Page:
ERP5 and Momentum Investment Strategy
The ERP5 investment strategy was developed by two friends, Philip Vanstraceele and Luc Allaeys when they set out to find a strategy that beats the Magic Formula investment strategy as described in the excellent book by Joel Greenblatt called The Little Book that Beats the Market.
How is ERP5 calculated?
The ERP5 investment strategy finds undervalued companies based on the following four ratios:
- Earnings Yield
- Return on invested capital (ROIC)
- Price to Book and
- 5 year average ROIC.
They named the strategy ERP5, based on the initials of the 4 factors ERP5.
To get the ERP5 ranking, all companies are ranked on each of the four ratios. These rankings are then added together to give the ERP5 value of the company.
Companies with the lowest ERP5 value or rank are the most attractive investment ideas.
What returns does it generate?
We tested ERP5 investment strategy in Europe over the 12 year period from June 1999 to June 2011.
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As you can see companies with the best (low) ERP5 values (the best ranked companies), quintile 1 (Q1) in the above table, did a lot better than companies with a high ERP5 value, and did this for small, medium and large companies.
Substantially better than the market
The best ranked ERP5 companies all substantially outperformed the market which returned 30.54% over the same 12 year period.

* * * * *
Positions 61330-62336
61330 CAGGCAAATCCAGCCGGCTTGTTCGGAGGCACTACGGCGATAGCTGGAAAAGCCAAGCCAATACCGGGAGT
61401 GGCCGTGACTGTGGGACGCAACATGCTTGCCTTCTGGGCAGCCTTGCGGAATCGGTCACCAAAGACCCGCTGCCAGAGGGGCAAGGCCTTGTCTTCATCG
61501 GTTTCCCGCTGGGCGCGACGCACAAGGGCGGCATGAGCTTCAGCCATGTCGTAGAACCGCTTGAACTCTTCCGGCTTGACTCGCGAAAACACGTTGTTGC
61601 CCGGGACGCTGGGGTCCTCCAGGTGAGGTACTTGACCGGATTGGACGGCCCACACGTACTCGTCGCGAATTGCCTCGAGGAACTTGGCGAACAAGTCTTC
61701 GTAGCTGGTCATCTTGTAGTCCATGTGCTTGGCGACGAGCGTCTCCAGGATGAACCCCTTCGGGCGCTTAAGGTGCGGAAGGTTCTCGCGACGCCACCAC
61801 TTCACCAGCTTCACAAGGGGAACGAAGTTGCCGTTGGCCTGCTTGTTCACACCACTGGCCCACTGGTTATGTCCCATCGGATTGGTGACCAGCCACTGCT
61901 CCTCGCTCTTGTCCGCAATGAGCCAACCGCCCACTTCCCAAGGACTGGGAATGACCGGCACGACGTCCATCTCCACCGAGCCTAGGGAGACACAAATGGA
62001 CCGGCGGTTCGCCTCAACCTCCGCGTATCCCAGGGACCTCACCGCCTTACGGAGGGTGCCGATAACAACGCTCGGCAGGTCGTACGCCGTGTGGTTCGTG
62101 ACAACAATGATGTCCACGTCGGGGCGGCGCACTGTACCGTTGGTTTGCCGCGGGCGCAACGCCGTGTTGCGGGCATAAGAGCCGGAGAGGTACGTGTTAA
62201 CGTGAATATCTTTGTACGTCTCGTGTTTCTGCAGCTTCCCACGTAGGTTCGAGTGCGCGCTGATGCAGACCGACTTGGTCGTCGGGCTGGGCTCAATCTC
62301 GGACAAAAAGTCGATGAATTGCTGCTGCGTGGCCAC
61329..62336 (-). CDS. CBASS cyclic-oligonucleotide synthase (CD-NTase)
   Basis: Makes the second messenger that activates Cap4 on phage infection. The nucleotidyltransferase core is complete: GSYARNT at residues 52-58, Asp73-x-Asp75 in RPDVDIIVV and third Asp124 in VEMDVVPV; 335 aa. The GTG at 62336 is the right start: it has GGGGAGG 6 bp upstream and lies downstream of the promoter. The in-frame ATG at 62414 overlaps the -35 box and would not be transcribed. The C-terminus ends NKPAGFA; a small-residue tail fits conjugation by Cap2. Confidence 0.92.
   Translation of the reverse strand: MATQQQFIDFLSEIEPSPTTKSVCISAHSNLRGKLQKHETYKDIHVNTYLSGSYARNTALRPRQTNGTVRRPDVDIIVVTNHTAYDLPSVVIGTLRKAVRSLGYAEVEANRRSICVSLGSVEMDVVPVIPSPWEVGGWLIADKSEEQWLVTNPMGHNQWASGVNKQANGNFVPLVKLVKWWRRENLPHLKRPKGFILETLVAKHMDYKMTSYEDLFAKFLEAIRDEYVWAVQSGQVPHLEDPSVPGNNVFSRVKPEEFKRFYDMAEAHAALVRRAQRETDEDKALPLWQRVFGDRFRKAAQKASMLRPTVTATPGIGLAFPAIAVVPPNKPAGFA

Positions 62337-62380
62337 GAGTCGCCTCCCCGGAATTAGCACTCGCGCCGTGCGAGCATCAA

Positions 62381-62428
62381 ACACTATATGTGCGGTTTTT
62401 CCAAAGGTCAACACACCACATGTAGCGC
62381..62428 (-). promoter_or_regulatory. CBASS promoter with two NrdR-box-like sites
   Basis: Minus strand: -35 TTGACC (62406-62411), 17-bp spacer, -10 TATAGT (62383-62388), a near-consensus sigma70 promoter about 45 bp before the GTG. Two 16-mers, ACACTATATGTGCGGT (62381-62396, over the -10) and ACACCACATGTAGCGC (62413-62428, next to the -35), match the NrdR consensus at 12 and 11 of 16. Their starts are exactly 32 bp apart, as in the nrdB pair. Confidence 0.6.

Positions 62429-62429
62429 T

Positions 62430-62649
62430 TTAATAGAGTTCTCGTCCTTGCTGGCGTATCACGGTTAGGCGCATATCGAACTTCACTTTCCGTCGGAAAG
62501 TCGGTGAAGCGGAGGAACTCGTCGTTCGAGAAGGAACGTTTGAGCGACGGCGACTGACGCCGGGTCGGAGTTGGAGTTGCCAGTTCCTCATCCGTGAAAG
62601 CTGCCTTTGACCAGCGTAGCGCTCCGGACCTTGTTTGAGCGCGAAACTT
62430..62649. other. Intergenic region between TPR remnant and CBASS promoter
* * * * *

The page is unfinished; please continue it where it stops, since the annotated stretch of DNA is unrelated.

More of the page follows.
Before I show you by how much it beats the Magic Formula investment strategy first some information on how we tested.
We only use historical accounting data and no forecasts. The reason being is that there is ample evidence that forecasts cannot be relied on.
For example, in his excellent book, ‘The New Contrarian Investment Strategy’, David Dreman mentioned a study that used a sample of 67.375 analysts' quarterly estimates for companies listed on US stock exchanges.
The study found that the average analysts’ error was 40%, and that the estimates were misleading two-third of the time!
The back test universe and benchmark
Our back test universe is a subset of companies in the Datastream database containing an average of about 1500 companies in the 17 country Eurozone market during our 12-year test period (13 June 1999 to 13 June 2011).
We excluded banks, insurance companies, investment funds, certain holdings companies, and REITS.
We included bankrupt companies to avoid any survivor bias. Bankrupt companies, or companies that were taken over, returns were calculated using the last stock market price available before the company was delisted.
We excluded companies with an average 30-day trading volume of less than €10 000.
It was not a good time to invest in stocks
The test period was most certainly not a good time to be invested in stocks.
The 12-year period we tested included a stock market bubble (1999), two recessions (2001, 2008-2009) and two bear markets (2001-2003, 2007-2009).
In spite of all the substantial movements, over the whole period it was essentially a sideways market.
Holding periods and quintile tests